Melo to staff position at Vatican
By Michelle Larose-Kuzenko
ST. BONIFACE — Rev. Luis M. Melo, SM, director of the Office of
Ecumenical and Inter-religious Affairs for the Archdiocese of Saint Boniface,
has been appointed to the Pontifical Council for Promoting Christian
Unity at the Vatican. The news was formally announced by its president,
Cardinal Kurt Koch, on Oct. 1. Melo will be in residence in Rome.
Melo will be representing the Catholic Church at the World Council of Churches in Switzerland and the Global Christian Forum. He will co-ordinate an international dialogue, the Joint Working Group, in which he participated for the past seven years, and serve as contact person for ecumenical relations with Bossey Ecumenical Institute (University of Geneva), several student movements, the Unions of Superiors General and a number of conferences of bishops in anglophone and francophone Africa.
“I am happy to have been called to this responsibility and look forward to contributing to the ongoing work of rapprochement of Christians with a great team. Although this is a new responsibility, there is a real sense of continuity with my current responsibilities in St. Boniface,” said Melo.
“The only response that could be given to this invitation was ‘yes,’ especially given my formal training and ministerial experiences over the years, locally, nationally and internationally.”
Melo holds a doctorate in ecumenical theology from the Pontifical University of St. Thomas Aquinas in Rome and has lectured at St. Paul’s College, University of Manitoba. Through the Office of Ecumenism and Inter-religious Affairs for the Archdiocese of St. Boniface, that he was asked to establish in 2002, Melo has provided much leadership to local efforts in the promoting of Christian Unity in Winnipeg.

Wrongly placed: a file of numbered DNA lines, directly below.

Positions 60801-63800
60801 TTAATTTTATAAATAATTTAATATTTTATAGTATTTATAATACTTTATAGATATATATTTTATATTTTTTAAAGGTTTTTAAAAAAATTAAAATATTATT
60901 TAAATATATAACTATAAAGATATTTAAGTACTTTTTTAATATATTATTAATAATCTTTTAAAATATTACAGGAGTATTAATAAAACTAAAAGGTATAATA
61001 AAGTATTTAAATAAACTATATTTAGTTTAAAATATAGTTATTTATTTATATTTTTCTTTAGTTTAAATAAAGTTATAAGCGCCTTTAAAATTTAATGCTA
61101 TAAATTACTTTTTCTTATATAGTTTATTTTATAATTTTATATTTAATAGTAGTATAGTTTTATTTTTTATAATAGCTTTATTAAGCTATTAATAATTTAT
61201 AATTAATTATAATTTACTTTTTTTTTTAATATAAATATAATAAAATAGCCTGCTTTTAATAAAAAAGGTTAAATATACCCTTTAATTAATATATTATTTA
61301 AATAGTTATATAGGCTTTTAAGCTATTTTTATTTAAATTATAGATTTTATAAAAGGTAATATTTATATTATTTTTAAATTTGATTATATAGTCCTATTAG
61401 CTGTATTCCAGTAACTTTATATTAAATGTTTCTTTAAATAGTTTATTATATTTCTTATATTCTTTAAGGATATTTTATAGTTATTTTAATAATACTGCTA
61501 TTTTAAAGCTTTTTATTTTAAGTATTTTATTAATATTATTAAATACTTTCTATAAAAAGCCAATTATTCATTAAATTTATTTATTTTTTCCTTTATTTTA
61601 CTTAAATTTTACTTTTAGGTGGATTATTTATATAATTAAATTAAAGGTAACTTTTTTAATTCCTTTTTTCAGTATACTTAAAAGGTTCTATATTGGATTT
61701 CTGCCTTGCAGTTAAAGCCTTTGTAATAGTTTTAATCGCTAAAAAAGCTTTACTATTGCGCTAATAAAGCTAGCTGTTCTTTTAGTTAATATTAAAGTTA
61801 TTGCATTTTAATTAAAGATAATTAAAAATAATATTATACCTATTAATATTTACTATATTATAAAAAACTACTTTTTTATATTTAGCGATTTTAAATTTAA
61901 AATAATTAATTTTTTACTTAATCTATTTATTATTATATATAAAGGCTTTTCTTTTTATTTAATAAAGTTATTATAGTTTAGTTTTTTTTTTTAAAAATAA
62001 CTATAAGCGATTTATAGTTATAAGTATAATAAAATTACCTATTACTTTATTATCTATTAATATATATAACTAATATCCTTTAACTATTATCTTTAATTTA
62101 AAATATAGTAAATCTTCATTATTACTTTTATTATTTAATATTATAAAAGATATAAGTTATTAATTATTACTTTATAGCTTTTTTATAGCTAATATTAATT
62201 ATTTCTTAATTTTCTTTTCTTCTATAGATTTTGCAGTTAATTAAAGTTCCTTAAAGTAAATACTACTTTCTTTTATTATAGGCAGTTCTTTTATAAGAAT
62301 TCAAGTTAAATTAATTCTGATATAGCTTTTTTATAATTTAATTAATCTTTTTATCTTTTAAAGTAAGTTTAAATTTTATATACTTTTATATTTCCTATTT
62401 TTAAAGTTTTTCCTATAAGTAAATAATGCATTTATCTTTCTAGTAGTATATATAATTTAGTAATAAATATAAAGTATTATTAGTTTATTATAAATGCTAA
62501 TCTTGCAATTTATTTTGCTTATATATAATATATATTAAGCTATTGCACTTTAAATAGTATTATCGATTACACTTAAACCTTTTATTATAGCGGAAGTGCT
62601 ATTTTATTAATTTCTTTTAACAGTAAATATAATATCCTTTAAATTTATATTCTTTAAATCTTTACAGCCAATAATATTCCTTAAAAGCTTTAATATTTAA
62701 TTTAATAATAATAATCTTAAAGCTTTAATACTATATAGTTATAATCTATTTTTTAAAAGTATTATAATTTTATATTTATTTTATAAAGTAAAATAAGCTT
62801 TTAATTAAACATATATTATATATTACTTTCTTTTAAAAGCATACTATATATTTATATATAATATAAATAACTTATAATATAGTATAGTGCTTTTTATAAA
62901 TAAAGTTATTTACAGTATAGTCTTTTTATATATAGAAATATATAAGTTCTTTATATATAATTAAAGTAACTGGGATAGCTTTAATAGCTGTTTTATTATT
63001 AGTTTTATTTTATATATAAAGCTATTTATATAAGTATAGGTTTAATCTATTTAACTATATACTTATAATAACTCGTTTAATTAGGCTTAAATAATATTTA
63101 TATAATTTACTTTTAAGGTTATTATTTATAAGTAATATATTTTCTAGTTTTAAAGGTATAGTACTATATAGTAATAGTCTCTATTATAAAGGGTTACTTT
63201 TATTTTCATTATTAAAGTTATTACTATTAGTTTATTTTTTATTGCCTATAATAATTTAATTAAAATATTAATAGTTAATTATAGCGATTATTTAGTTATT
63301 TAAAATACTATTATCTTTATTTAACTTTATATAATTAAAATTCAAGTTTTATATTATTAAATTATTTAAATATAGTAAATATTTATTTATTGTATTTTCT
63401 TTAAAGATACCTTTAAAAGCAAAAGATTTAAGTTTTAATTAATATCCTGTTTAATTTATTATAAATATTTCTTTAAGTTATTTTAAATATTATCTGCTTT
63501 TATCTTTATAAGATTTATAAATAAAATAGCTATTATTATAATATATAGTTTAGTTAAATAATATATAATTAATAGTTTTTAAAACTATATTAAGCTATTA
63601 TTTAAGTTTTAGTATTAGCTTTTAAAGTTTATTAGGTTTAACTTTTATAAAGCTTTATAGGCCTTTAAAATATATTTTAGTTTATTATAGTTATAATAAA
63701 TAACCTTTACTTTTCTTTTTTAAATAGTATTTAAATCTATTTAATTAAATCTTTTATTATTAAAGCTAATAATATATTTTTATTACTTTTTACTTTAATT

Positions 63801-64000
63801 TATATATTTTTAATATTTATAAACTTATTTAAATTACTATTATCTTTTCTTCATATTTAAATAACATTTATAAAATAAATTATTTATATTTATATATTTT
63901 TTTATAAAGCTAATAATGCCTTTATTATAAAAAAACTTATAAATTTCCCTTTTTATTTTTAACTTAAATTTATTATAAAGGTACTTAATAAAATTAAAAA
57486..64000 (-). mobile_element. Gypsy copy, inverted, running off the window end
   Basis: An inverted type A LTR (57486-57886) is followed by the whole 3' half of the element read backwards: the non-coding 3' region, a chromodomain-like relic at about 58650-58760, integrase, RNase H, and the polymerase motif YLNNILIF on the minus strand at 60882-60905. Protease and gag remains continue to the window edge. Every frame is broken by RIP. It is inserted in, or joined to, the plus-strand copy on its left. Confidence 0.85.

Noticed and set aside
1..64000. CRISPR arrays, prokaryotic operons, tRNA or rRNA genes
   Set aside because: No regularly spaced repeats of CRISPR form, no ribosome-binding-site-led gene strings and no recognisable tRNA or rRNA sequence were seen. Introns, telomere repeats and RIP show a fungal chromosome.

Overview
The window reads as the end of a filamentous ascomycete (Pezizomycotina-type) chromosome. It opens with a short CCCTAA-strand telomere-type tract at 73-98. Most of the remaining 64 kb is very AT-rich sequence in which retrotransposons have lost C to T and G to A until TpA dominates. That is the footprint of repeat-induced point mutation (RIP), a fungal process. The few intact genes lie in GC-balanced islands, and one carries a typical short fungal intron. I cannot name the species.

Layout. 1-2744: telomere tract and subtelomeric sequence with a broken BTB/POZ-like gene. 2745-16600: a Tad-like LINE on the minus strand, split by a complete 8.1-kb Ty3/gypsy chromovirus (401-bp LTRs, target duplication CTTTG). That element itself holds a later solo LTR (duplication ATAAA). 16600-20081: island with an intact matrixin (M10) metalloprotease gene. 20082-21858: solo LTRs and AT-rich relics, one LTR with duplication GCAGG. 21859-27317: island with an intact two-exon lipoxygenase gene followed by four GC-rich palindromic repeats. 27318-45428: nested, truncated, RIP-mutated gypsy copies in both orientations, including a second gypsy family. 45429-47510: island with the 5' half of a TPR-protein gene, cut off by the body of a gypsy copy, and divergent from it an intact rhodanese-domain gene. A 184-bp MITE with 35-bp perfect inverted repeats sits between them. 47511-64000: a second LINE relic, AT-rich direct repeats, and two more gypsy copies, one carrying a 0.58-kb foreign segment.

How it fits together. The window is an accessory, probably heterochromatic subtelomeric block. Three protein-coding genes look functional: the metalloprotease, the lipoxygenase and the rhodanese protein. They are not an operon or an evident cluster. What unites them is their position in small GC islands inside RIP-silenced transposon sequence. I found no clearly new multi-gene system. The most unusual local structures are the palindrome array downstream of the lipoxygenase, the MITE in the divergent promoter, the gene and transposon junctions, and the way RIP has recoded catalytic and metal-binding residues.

“This continuity is also evident in the fact I will have many opportunities for contact and collaboration not only with students and universities, but also with networks of institutes of consecrated life. As a member of the Society of Mary (Marianists) I have ministered in a university setting, both as a chaplain and lecturer since 1994.”
Melo anticipates there will be much to learn in this challenging position and he will have to quickly become acquainted with processes of decision-making at the Vatican, the World Council of Churches, and the Global Christian Forum, which makes contact possible between the mainline Christian traditions, new churches and many Pentecostal and Evangelicals.
He adds, “This ministry is challenging and not possible without the theological virtues of faith, hope and love. These are gifts of the Holy Spirit, otherwise our unity would be merely a human-centred activity. We depend on strength beyond ourselves in this work, a strength rooted in the very life of God.”
Melo shares his conviction that God shows us the way, which is ultimately the way of Jesus Christ, of walking together as disciples in faith in his name, in the power and strength of the Holy Spirit. He describes our unity as a journey toward one household of Christ with diverse traditions and a place for everyone to live and serve, celebrating and sharing in fidelity to what we have received through the ages: the Word of God, alive in his holy people for the life of the world. He adds “Our goal is visible unity in the one faith, sacramental life and ministry.”
In a recent communiqué to the faithful, Archbishop Albert LeGatt congratulated Melo and assured him of his support as he begins this ministry in the promotion of Christian Unity with the Vatican.